If we wanted to give the Home Rule Commission a bit of space to get its own media attention, we could have said to Yes Scotland that we'd be happy to accommodate them at our Spring Conference instead, perhaps even involving them in a fringe event on whether independence was better or worse than home rule or a federal settlement. We could have shown ourselves to be an open and inclusive party not afraid to fight our case, but equally not combative for the sake of it.

That is why I signed a letter to the Herald newspaper urging the Scottish Liberal Democrats to reverse this decision. This was not about trying to undermine the party or the leadership, but about asserting our liberal values of speaking up when we feel people are being shut out of the democratic process of debate and deliberation. Not all of us who signed the letter are even in favour of Scottish independence, and among those of us who are, some are a lot more reluctantly in favour than others. Some of us are in favour of the Westminster coalition, and others are against. This is principally about changing a mindset within the Scottish Party that everything coming from the Yes Campaign or the SNP is a trap. It's harmful towards attempts to develop our own distinctive policies and actually it's harmful for getting those ideas out into the public domain.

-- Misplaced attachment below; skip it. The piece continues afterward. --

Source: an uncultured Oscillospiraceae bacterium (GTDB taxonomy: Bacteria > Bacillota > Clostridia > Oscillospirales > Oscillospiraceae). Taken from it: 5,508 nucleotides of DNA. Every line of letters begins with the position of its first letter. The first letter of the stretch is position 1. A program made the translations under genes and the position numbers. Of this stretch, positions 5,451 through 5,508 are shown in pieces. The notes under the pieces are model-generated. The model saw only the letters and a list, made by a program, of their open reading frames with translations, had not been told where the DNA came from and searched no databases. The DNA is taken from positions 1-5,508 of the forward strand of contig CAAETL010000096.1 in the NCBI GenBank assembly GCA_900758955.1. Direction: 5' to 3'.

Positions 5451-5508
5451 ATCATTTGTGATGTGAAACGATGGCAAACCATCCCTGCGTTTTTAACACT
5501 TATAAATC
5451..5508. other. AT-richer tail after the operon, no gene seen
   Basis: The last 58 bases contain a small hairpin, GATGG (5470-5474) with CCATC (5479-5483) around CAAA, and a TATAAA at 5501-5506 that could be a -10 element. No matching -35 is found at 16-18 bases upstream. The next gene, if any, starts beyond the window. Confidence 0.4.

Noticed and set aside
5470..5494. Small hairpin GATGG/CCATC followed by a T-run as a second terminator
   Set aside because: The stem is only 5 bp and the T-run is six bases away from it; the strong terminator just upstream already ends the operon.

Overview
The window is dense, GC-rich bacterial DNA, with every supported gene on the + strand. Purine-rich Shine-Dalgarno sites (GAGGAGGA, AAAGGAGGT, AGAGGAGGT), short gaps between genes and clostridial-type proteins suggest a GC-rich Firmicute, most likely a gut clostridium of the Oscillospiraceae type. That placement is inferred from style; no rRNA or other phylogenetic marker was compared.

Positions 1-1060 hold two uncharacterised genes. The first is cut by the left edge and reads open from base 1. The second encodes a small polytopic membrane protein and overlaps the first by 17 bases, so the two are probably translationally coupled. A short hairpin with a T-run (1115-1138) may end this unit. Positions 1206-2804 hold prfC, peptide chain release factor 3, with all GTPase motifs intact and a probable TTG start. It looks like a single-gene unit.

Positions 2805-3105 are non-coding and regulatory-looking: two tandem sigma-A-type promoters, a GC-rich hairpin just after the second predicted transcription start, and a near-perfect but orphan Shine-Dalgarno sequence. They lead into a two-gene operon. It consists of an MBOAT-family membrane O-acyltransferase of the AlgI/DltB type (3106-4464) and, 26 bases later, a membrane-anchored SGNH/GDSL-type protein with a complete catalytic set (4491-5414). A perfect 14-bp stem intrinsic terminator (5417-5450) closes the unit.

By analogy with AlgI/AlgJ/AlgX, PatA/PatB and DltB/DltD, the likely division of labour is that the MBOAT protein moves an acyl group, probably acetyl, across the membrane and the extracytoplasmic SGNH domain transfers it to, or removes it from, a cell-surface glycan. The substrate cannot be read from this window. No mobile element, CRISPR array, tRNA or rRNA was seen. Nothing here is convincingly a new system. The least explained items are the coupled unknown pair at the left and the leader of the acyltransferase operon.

We are not rebels. We are not grumbling for the sake of it. We want strong liberal and democratic voices in Scotland. We don't think the other parties are capable of offering it. We don't want the Lib Dems to go the same way.

Wednesday 12 September 2012

Better Together: the literature examined

After the hustle and bustle of Glasgow University Freshers Fair, I decided to take a look at the literature of the Better Together campaign. I will leave aside for a minute the irony of an "all party non-party campaign" having its literature disseminated through local Labour Clubs. I wanted to take a look at the substantive claims behind their leafleting campaign and to see what the "positive case" for the continuation of the Union between Scotland and the rest of Great Britain and Northern Ireland.